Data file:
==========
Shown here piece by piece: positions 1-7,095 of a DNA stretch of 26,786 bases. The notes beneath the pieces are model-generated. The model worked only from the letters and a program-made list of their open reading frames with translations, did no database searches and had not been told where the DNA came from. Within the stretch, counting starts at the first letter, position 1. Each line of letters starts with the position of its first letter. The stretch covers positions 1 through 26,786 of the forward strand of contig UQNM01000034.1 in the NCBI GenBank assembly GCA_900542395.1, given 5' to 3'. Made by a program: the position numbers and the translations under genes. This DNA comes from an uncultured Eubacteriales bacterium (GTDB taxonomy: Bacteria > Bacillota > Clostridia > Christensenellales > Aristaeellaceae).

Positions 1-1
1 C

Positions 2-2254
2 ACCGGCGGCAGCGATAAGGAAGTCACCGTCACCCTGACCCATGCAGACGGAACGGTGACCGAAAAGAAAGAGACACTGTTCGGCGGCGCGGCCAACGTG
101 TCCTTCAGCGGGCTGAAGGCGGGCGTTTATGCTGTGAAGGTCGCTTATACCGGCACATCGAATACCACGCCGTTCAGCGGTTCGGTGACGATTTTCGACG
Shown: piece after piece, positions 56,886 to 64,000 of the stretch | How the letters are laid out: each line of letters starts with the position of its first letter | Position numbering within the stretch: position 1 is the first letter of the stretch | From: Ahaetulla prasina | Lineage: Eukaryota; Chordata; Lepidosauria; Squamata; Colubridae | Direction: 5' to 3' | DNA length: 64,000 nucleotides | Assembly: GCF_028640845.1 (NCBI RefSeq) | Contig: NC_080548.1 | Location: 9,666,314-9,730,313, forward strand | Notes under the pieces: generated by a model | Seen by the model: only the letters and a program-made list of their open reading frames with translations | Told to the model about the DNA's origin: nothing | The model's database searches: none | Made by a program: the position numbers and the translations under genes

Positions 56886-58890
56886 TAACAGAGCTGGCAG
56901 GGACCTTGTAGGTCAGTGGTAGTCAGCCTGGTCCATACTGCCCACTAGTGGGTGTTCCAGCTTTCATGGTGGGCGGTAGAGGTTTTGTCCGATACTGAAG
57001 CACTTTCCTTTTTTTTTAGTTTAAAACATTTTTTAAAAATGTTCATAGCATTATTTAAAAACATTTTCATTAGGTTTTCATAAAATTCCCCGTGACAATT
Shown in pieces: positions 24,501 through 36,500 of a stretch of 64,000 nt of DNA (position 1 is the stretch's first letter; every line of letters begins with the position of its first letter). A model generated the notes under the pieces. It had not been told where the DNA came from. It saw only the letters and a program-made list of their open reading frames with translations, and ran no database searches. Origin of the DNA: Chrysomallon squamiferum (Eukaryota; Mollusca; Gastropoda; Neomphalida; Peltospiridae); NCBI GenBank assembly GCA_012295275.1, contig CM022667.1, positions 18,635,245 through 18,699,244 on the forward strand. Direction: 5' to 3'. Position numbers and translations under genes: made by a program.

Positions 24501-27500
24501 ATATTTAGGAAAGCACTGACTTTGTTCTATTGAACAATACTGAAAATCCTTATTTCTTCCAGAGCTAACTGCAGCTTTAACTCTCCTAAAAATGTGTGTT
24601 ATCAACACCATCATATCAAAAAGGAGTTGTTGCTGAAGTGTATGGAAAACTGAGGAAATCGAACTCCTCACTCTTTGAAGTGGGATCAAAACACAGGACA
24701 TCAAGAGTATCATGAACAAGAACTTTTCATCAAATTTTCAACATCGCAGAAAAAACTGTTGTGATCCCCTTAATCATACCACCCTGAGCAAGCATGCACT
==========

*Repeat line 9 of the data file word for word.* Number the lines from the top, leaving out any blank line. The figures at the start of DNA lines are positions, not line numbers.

56886 TAACAGAGCTGGCAG